What is chemotherapy for liver cancer?Chemotherapy is the treatment of cancer with drugs that can destroy or slow the growth of cancer cells. The goals of chemotherapy treatment are to control the cancer, keep it from spreading by slowing the cancer's growth and improve or reduce the symptoms of the disease. Chemotherapy is more than undergoing infusions or taking pills. For patients with liver cancer who need chemotherapy, this means that a hepatologist or medical oncologist who specializes in liver cancer care is part of the team and oversees the delivery of chemotherapy.
Multidisciplinary Liver Tumor CareWhen liver tumor patients at the University of Michigan receive this therapy, it means that doctors and nurses are providing cancer care according to a personalized treatment plan developed by specialists in the U-M Comprehensive Cancer Center's multidisciplinary tumor program. Members are experts in hepatology, surgery, medical oncology, radiation oncology, and diagnostic and interventional radiology. Their frequent meetings allow patients to have the expertise of a multidisciplinary team of physicians with a focus on liver cancer - without having to schedule individual appointments.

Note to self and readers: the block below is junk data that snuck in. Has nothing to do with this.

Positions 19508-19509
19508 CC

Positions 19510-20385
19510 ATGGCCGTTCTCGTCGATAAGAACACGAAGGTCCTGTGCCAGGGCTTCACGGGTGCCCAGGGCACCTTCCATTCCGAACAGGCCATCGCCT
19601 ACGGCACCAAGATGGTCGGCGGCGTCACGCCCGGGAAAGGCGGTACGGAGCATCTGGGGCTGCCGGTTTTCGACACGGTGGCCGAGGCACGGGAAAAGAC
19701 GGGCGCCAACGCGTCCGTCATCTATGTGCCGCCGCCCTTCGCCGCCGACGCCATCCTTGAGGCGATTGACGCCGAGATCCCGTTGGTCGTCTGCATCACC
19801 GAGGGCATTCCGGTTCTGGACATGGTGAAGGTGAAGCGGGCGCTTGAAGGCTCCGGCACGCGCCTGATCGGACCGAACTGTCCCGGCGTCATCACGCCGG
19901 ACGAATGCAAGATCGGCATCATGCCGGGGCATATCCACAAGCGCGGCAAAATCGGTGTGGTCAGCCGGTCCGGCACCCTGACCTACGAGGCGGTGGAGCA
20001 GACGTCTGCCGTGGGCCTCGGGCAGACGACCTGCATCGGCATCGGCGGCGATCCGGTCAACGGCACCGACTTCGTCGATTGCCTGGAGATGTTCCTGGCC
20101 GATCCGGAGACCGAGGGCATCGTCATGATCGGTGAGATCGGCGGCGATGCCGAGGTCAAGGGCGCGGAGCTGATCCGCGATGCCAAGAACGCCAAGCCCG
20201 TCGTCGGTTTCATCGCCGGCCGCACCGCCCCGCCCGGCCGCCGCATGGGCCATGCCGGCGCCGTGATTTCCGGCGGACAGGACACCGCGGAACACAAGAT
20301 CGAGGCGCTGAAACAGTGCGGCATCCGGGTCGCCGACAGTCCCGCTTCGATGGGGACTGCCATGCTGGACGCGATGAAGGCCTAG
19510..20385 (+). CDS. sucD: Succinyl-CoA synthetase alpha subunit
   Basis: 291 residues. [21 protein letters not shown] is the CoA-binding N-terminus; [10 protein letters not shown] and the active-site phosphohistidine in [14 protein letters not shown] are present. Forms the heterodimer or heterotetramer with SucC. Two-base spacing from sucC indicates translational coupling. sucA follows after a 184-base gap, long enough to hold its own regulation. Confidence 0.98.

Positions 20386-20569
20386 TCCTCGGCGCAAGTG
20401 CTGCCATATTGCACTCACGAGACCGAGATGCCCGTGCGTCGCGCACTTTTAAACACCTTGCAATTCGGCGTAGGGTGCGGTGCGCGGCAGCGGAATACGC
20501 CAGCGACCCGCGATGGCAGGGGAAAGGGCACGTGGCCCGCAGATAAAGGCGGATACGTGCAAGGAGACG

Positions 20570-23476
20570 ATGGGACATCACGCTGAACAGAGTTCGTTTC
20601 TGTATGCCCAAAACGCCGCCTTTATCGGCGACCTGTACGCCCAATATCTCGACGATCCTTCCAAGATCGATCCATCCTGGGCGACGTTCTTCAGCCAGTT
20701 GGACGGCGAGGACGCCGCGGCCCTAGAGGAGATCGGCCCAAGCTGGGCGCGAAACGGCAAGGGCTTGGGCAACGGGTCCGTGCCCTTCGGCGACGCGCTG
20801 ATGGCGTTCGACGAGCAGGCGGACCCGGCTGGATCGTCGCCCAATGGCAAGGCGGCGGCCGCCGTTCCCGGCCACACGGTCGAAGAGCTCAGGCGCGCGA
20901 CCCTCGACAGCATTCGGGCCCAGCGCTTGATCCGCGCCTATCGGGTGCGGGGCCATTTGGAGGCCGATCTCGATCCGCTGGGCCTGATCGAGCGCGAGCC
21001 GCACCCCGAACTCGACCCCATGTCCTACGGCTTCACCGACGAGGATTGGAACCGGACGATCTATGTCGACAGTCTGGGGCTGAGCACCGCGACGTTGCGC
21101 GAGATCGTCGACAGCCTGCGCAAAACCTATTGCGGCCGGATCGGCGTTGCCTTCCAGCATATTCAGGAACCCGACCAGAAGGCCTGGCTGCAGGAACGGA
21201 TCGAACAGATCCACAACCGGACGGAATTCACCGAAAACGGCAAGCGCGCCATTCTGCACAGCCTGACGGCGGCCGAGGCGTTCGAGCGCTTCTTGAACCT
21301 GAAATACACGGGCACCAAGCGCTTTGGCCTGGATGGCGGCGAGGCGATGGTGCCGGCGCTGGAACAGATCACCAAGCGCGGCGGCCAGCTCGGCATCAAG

Chemotherapy can be very challenging in the treatment of liver cancer: to date, most chemotherapy drugs are not effective for liver cancer. In contrast, sorafenib is the only FDA approved drug for use by patients with hepatocellular carcinoma - also called HCC or hepatoma, a primary liver cancer. Our specialists prescribe this drug for as many as 50 patients with liver cancer a year for whom surgery or ablation are not an option because it is proven to prolong survival and preserve quality of life. For patients who are resistant to sorafenib, research trials using new investigational therapies are often available for consideration. For other primary and secondary liver cancers (metastatic), many other chemotherapy regimens are available that can provide a tumor response and potentially extend survival with good quality of life. In some situations, tumors may be "down-staged" for additional therapies.
For more information about chemotherapy treatment at the U-M Comprehensive Cancer Center, please see our What to Expect from Chemotherapy webpages.
What to expectPatients' quality of life is further enhanced because this drug is a tablet and can be taken at home, rather than through infusion at a hospital or clinic. Sorafenib has lower toxicity than many other forms of chemotherapy, meaning patients tolerate it reasonably well, don't experience hair loss, and may continue taking it for as long as they are feeling well.
Make an appointment/referralTo make a first time appointment, please call 1-800-865-1125 (Monday-Friday, 8am-5:30pm EST).
Children and young adults receive treatment in the Solid Tumor Oncology Program, part of C.S. Mott Children's Hospital.
If you would like to refer a patient, please contact our M-Line service: 800-962-3555. For more information, visit our
Make an Appointment web page.
Still have questions?The nurses at Cancer AnswerLine™ have answers. Call 1-800-865-1125 and you'll get a personal response from one of our registered nurses, who have years of experience in caring for people with cancer.